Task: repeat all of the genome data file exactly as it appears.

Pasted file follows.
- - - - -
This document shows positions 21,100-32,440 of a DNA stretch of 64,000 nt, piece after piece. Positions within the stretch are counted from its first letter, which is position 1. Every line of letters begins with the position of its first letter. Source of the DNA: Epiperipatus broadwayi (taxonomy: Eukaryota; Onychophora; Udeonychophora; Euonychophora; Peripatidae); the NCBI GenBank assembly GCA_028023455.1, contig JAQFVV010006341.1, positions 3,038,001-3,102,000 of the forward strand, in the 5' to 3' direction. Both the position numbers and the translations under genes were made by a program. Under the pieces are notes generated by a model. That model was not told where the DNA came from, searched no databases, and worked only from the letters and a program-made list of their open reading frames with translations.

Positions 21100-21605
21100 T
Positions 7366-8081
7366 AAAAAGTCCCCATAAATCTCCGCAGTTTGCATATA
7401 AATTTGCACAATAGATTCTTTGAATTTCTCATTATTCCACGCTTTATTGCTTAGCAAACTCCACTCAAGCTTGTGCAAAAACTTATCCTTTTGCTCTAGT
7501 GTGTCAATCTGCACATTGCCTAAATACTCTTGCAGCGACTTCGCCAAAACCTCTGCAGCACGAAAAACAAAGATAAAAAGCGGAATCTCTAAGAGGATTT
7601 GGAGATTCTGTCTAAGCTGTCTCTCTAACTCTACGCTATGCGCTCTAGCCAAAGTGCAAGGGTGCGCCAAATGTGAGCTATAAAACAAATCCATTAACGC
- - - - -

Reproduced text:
This document shows positions 21,100-32,440 of a DNA stretch of 64,000 nt, piece after piece. Positions within the stretch are counted from its first letter, which is position 1. Every line of letters begins with the position of its first letter. Source of the DNA: Epiperipatus broadwayi (taxonomy: Eukaryota; Onychophora; Udeonychophora; Euonychophora; Peripatidae); the NCBI GenBank assembly GCA_028023455.1, contig JAQFVV010006341.1, positions 3,038,001-3,102,000 of the forward strand, in the 5' to 3' direction. Both the position numbers and the translations under genes were made by a program. Under the pieces are notes generated by a model. That model was not told where the DNA came from, searched no databases, and worked only from the letters and a program-made list of their open reading frames with translations.

Positions 21100-21605
21100 T
Positions 7366-8081
7366 AAAAAGTCCCCATAAATCTCCGCAGTTTGCATATA
7401 AATTTGCACAATAGATTCTTTGAATTTCTCATTATTCCACGCTTTATTGCTTAGCAAACTCCACTCAAGCTTGTGCAAAAACTTATCCTTTTGCTCTAGT
7501 GTGTCAATCTGCACATTGCCTAAATACTCTTGCAGCGACTTCGCCAAAACCTCTGCAGCACGAAAAACAAAGATAAAAAGCGGAATCTCTAAGAGGATTT
7601 GGAGATTCTGTCTAAGCTGTCTCTCTAACTCTACGCTATGCGCTCTAGCCAAAGTGCAAGGGTGCGCCAAATGTGAGCTATAAAACAAATCCATTAACGC